Guy Mucklow is the co-founder of PCA Predict, the ‘what’s your postcode?’ business, whose service helps to remove one of the main frustration points in ecommerce by making it quicker and easier for customers to complete and validate their contact details in the checkout process.
Everyday the service is used by over 20 million people so it is no wonder that PCA Predict dominates its niche market with over 40% of the Internet Retailing Top 500 retailers using its service. A recent winner of a Queen’s Award for Innovation, the company is looking to capitalise on its existing 11,000 strong customer base to use data to predict and influence online behaviour.
Based in Worcester, with offices in New York and Germany, PCA Predict is unusual in that it is still founder led and self-funded from when the company was set up in 2001.
1. Tell us about your business?
Over the last 16 years we have grown PCA Predict from an idea to a $20m annual turnover business, which dominates its market. All with our own money.
Innovation is very much at the heart of what we do. It has helped us to change the face of our industry by introducing a centrally-managed service. This has allowed us to open up the market with an easy to set up, low cost, always updated service and more recently through the introduction of intuitive search, which means that people in countries which do not have postcodes, can still easily find their address.
PCA Predict remains a dynamic, forward-thinking technology business which has considerable ambition to repeat its success in the US and further deepen its relationship with existing customers by introducing predictive services to help them better understand and interact with their own online shoppers.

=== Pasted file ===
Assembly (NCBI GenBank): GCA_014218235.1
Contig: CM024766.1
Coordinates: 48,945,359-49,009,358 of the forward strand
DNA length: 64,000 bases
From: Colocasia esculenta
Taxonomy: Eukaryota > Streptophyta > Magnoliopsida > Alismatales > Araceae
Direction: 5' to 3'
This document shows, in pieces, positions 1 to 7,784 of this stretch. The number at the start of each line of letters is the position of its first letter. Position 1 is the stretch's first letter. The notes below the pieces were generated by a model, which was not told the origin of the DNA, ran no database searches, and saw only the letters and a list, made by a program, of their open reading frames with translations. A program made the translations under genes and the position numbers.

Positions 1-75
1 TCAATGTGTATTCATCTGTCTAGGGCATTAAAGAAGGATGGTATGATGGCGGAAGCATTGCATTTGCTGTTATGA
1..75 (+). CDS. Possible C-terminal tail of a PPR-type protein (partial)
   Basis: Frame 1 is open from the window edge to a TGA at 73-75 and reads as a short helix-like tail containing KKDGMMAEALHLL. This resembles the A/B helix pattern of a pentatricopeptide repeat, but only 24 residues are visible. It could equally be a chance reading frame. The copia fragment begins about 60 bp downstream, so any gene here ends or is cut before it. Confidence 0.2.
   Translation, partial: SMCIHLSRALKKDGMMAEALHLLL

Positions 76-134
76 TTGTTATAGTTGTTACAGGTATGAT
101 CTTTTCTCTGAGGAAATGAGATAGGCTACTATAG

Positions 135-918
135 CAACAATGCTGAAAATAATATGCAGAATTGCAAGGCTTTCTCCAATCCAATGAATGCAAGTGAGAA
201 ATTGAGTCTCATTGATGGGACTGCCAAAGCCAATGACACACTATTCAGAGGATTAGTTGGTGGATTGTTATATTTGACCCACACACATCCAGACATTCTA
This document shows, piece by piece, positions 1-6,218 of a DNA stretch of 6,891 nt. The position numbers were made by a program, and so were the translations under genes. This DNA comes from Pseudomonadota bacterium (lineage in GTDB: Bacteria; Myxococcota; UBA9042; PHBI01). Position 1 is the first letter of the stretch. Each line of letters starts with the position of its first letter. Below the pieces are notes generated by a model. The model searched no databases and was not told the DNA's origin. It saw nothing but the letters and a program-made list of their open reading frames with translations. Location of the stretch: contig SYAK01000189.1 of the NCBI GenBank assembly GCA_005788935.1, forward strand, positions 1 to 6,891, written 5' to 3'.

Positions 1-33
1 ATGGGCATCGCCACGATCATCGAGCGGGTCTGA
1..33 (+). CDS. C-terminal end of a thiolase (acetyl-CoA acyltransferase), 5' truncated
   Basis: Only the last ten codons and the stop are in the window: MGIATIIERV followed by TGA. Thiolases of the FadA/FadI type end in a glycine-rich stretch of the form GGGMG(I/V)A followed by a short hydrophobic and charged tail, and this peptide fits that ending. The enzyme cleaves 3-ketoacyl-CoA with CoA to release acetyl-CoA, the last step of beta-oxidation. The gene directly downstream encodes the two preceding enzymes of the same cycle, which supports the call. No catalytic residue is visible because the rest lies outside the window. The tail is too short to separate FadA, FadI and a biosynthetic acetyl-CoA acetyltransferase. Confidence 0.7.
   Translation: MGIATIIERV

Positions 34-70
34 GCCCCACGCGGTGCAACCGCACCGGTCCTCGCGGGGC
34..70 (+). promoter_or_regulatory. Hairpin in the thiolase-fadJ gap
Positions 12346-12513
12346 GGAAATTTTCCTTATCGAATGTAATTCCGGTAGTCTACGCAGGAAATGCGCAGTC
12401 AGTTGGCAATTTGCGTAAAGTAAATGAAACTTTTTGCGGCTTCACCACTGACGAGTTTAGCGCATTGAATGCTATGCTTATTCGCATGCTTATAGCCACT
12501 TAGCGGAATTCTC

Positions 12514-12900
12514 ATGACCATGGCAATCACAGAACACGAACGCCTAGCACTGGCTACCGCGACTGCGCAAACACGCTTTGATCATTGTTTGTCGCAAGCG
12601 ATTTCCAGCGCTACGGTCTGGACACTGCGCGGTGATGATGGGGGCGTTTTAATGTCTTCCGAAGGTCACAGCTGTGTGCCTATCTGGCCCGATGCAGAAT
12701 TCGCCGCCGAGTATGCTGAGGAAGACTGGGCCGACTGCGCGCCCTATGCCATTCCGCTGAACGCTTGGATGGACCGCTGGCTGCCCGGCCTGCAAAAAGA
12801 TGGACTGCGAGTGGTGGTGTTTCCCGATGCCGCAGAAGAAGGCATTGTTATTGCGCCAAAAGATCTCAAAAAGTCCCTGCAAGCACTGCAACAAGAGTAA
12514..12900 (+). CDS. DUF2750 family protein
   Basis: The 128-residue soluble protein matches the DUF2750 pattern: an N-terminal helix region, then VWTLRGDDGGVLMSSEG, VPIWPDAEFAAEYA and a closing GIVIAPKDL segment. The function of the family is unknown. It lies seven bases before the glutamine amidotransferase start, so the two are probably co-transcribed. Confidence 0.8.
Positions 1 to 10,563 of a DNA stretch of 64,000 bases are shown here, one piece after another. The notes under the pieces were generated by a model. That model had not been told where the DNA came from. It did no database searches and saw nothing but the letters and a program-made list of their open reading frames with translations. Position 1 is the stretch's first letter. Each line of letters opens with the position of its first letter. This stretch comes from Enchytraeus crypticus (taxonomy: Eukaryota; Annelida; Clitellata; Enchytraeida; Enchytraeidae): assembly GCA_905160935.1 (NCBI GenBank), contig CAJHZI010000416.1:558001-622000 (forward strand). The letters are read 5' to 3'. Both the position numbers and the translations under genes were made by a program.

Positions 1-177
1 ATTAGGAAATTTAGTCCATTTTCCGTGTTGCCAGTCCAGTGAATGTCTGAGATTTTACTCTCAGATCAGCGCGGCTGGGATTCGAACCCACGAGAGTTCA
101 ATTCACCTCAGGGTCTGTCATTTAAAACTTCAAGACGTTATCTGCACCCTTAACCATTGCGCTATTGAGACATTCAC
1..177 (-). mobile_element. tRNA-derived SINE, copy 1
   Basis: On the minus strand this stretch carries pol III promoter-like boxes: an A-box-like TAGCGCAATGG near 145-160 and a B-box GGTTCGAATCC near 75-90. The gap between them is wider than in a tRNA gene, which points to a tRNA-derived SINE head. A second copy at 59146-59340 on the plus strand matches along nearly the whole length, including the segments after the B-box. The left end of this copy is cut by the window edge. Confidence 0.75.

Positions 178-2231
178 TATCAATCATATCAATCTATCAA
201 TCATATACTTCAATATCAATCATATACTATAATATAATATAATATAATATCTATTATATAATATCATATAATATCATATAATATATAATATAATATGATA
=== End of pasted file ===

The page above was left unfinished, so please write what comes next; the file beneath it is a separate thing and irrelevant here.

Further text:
2. What excites you most about the work you do?
I love the pace of change in our industry. The fact that it is so dynamic and the ability that data has to disrupt the way things currently work, now more so than ever. New open source database technologies such as Spark and ElasticSearch which have recently emerged are set to radically alter the relationship between man and machine - potentially scary but exciting all the same.
3. How do you keep your employees happy?
We’re big believers in creating an environment that will encourage staff to perform at their best and invest a lot of time and resource ensuring that all employees understand the direction of the business and the role that they play in achieving the vision. It’s important for us that each and every employee knows how they are contributing to the mission of the company, and that they feel engaged and motivated in their role. It’s for this reason that we decided to move to an employee owned business model to give all our employees a share in the business. As well as seeding an entrepreneurial passion for success across the wider employee base, it also creates a driver for employees to stick with the business during the scaling process.
4. Tell us about a challenge you faced in your business and how you overcame it?
The biggest challenge that we face at this point is how to increase our growth rate by selling our services more widely and deeply into the market. With the UK market for our main service being relatively mature, we are looking to capitalise on the demand for search based addressing in the US through our new Addressy brand.
Our other key challenge is to educate and encourage more of our established customers to trial our new predictive services, which greatly complement the technology that they buy from us now. We are answering this challenge by developing a simple clear road map which helps to explain our vision and what it may mean for our customers. It is a conversation that we are very much looking forward to having!